Are You Worth a Swimming Pool, Microwave or Beach Ball?

by Staff - Original publish date: May 8, 2012

Apple is Swimming in Cash

Late last month, Apple announced it has a mind-boggling $110 billion in cash reserves. Over at The Atlantic, a blogger decided to make sense of this information by translating the abstract sum into a concrete visual.

Apple's cash reserves, it turns out, could fill 50 Olympic-sized swimming pools with $1 bills

I decided to take this logic a step further and look at how much space other sums of money would occupy. How much space would the average American household need to store its annual income? How many briefcases full of bills are needed to pay for a college education?

What About Bill Gates?

Let's start with the first person who pops into most of our minds when we talk about enormous wealth: Bill Gates. With a net worth of $59 billion, Gates was (again) at the top of the most recent Forbes 400 list of the wealthiest Americans. 

If Gates wanted to store this money in stacks of $1 bills, he would need 27 Olympic-sized pools to accommodate his riches. If he opted for $100 bills instead, he could stash his benjamins in a fleet of 88 Chevrolet Express vans.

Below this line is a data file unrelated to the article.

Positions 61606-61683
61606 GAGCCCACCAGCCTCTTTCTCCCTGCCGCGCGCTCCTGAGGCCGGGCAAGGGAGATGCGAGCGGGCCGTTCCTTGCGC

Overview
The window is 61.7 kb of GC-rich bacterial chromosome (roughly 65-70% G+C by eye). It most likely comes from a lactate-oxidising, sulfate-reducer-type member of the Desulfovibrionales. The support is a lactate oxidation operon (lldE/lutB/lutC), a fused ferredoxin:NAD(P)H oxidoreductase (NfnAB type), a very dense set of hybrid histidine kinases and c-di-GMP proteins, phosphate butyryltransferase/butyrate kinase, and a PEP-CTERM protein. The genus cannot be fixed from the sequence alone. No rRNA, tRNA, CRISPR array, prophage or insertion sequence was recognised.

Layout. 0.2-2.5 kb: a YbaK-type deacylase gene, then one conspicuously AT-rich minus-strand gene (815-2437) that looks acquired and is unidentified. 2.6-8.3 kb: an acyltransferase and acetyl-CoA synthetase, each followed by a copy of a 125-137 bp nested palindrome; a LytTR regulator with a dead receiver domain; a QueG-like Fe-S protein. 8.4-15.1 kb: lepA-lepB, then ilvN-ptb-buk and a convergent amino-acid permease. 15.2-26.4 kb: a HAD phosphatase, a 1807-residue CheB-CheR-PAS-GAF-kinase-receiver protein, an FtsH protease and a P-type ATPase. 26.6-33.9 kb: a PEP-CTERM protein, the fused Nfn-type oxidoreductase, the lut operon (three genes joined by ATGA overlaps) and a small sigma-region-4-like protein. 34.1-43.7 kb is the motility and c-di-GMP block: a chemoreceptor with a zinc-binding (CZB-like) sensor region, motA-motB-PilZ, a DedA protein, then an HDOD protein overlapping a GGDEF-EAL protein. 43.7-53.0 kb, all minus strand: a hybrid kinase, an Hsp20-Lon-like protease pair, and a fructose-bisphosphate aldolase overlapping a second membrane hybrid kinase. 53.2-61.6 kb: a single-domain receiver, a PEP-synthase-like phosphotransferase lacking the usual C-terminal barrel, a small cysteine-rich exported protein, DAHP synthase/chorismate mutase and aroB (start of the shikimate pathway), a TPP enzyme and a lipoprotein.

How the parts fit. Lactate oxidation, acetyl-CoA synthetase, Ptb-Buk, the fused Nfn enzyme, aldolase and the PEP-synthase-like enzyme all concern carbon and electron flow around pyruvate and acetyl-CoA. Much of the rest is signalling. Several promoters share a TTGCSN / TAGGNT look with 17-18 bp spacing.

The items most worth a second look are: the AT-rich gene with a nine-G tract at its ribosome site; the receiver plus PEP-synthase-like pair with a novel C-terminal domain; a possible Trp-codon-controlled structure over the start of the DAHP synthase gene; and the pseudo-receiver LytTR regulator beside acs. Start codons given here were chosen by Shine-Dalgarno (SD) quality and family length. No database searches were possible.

Two Shoeboxes & a Microwave

But what about the rest of us? Well, according to the Federal Reserve, the median net worth of adults in the U.S. is $96,000, a sum that wouldn't even fill one two-foot wide beach ball floating in one of Gates' 27 pools. 

Then there's annual income. In 2011, the median household income in the United States was $51,914, according to the U.S. Census Bureau. Those bills would fit nicely into a large microwave oven. A person working full-time at the federal minimum wage of $7.25 per hour would earn $15,080 in a year, an income that could be stored in two shoeboxes (with space left over).

When Money is a Slam Dunk

Corporate executives, of course, generally earn far more than the average household.

The highest earning CEO in 2011 was John Hammergren, head of biotechnology company McKesson. His $131 million income last year (which came mostly from stock gains) would cover a professional basketball court to a depth of 13 inches.

College? Carry On...

Of course, one key to becoming a higher earner is to get a college degree, which is hardly an inexpensive proposition.

According to, a four-year degree at a private college is currently running about $166,000 (assuming a modest annual cost increase of 5 percent). To store that money in $1 bills, you would need four carry-on suitcases (one per year!). 

Attend a public university in-state and the total cost drops below $74,000, a sum that would fit snugly in just two carry-ons. 

The Grand Canyon??

For anyone who is disconcerted by the enormity of some of these numbers, there is good news. No one yet has enough concentrated wealth to fill even a tiny percentage of the Grand Canyon with currency. 

With a volume of 147 trillion cubic feet, the chasm could hold 3.66 quintillion dollar bills, an amount greater than the net worth of 62 million Bill Gates. 

Mother Nature always wins.